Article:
- Younger business owners are almost four times more likely to have taken steps to attract investors or business partners.
- Almost twice as many younger owners conduct a portion of their sales and advertising online.
- These younger owners are satisfied with the regulatory environment, whereas older owners consider regulation burdensome.
Female business owners face unique challenges: While there are few differences on most metrics, women deal with family matters more often than their male peers.
- Women report more stress from family pressures (57 percent) and family health (49 percent) than men (48 percent and 43 percent, respectively).
- Despite being similar on attributes like size and length of time in business, women's businesses tend to make less income: 41 percent make an annual income of less than $100,000, compared to only 21 percent of men's businesses.
- Just 10 percent of women's small businesses make more than $1 million in annual income, compared to 24 percent of men's small businesses making that amount.
- Women also rate higher than men the ability to work flexible hours and work from home as benefits of owning a small business.
For more national results and the scores for 25 major markets, visit www.allstate.com/barometer
The Allstate/USA TODAY Small Business Barometer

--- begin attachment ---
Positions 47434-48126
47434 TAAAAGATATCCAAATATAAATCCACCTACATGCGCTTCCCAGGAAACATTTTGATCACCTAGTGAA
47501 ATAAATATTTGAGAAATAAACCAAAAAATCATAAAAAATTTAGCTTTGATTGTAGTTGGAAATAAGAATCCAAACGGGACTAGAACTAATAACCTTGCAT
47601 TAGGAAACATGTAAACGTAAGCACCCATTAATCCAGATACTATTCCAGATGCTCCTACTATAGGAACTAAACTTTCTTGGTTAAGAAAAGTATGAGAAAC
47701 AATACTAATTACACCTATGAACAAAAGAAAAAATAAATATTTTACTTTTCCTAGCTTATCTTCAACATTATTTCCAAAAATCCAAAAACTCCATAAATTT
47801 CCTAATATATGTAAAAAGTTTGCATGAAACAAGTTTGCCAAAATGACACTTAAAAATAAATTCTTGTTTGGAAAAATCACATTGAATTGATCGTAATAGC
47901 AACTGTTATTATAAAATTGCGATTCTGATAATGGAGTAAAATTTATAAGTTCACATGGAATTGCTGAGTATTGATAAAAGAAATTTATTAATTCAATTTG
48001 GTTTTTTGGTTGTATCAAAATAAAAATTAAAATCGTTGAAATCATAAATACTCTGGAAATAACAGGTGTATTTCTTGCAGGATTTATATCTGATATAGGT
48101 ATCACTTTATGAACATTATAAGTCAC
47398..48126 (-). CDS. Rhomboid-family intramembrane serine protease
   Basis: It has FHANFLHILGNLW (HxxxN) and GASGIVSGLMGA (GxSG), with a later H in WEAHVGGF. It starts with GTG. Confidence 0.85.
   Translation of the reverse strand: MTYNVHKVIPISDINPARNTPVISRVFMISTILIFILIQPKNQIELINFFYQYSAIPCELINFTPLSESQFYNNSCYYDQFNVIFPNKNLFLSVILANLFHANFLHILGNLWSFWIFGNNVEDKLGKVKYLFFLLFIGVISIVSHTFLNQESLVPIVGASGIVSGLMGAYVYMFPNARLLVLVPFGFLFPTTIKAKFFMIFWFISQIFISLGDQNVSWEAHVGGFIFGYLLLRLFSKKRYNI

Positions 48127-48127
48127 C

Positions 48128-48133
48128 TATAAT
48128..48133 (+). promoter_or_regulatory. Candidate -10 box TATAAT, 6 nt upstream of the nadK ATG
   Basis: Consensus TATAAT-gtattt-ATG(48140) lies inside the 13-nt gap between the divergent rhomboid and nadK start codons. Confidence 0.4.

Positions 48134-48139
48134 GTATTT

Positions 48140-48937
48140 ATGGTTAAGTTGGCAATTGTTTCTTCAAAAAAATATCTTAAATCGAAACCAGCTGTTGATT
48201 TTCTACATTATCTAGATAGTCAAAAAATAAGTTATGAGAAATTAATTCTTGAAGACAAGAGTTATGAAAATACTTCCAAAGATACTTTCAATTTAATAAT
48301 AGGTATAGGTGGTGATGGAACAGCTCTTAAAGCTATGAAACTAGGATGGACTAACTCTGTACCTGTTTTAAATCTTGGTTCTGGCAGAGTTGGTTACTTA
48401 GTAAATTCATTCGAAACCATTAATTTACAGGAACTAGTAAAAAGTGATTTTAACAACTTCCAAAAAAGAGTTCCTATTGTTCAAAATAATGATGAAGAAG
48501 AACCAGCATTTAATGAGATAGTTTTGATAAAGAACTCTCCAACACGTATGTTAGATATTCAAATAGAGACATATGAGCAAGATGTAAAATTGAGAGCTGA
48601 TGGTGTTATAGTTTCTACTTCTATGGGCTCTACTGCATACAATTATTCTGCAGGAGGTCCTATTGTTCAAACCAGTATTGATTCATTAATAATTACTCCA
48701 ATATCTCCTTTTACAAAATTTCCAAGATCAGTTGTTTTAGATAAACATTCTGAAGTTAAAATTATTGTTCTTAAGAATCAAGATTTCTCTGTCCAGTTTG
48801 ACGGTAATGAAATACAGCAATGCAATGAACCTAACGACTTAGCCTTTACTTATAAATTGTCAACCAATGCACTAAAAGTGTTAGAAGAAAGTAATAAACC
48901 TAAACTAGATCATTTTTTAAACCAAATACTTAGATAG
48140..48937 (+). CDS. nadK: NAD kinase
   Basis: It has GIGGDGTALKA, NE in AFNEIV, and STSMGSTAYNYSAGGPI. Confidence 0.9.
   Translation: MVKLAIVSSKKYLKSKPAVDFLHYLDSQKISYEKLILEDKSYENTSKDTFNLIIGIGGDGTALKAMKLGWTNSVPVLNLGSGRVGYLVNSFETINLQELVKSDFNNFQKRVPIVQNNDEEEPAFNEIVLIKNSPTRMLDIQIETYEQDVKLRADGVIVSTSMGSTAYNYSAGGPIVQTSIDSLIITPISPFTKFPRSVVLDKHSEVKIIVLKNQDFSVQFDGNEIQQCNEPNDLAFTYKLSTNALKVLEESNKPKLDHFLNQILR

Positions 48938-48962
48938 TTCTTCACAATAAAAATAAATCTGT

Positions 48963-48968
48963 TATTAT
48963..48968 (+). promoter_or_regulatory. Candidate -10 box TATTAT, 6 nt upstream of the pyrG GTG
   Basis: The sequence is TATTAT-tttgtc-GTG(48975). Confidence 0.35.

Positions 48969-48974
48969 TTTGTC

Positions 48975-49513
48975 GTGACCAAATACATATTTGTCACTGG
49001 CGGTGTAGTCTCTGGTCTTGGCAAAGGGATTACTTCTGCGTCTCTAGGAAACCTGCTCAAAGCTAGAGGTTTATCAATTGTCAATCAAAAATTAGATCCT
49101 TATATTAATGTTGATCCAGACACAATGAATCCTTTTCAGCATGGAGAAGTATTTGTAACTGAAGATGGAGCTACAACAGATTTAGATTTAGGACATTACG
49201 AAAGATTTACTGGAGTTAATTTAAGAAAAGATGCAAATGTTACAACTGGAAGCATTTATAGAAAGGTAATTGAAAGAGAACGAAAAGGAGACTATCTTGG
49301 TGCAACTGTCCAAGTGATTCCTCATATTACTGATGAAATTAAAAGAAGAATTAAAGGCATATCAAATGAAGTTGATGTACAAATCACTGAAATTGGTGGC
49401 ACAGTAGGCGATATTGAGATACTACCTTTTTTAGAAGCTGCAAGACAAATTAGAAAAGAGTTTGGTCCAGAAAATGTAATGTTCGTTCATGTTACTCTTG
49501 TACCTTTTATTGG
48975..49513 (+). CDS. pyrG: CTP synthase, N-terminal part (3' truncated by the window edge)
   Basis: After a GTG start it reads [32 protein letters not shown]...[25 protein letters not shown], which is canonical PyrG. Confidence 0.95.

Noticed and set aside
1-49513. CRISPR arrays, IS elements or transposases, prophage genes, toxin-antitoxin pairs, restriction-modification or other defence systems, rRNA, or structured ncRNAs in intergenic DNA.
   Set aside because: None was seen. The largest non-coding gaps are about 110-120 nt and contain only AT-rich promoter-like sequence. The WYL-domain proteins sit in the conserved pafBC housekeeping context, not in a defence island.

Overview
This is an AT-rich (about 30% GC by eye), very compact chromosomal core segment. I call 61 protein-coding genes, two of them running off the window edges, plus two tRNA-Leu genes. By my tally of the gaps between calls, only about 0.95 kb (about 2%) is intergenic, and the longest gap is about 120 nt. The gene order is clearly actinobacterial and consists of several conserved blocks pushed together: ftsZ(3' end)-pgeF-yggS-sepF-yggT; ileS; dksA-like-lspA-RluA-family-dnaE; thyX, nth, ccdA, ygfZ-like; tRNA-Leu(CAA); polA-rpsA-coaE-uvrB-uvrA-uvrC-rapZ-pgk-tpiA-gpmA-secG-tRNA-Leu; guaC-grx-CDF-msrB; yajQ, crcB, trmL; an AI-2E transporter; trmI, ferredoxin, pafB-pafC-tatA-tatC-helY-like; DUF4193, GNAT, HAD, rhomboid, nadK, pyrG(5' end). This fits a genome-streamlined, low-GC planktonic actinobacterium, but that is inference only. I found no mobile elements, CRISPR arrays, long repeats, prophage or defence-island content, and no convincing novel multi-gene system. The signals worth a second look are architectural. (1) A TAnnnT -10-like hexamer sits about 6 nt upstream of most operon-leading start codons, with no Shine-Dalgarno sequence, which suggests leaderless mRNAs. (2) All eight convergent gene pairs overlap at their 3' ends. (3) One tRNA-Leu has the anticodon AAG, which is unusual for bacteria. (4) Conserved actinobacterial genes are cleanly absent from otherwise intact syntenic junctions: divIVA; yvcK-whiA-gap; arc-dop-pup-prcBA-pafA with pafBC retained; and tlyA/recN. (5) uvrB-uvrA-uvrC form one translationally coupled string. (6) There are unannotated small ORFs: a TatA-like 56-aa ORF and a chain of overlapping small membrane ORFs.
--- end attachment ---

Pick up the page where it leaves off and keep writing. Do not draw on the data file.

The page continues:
The Allstate/USA TODAY Small Business Barometer provides information about the small business climate in the United States and 25 of its largest markets. Built from a unique, proprietary data model, the Barometer combines the findings from an in-depth survey of 2,790 small business owners with federal data to provide an experiential tool with insight into fundamental small business indicators and sentiment. For a full explanation of the methodology used in this study, please visit www.allstate.com/Barometer.
The Allstate Corporation (NYSE: ALL) is the nation's largest publicly held personal lines insurer, protecting approximately 16 million households from life's uncertainties through auto, home, life and other insurance offered through its Allstate, Esurance, Encompass and Answer Financial brand names. Other growth platforms include predictive analytics company Arity and consumer-product protection plan company SquareTrade. Allstate is widely known through the slogan "You're In Good Hands With Allstate®." Allstate agencies are in virtually every local community in America. In 2016, The Allstate Foundation, Allstate, its employees and agency owners gave $42 million to support local communities.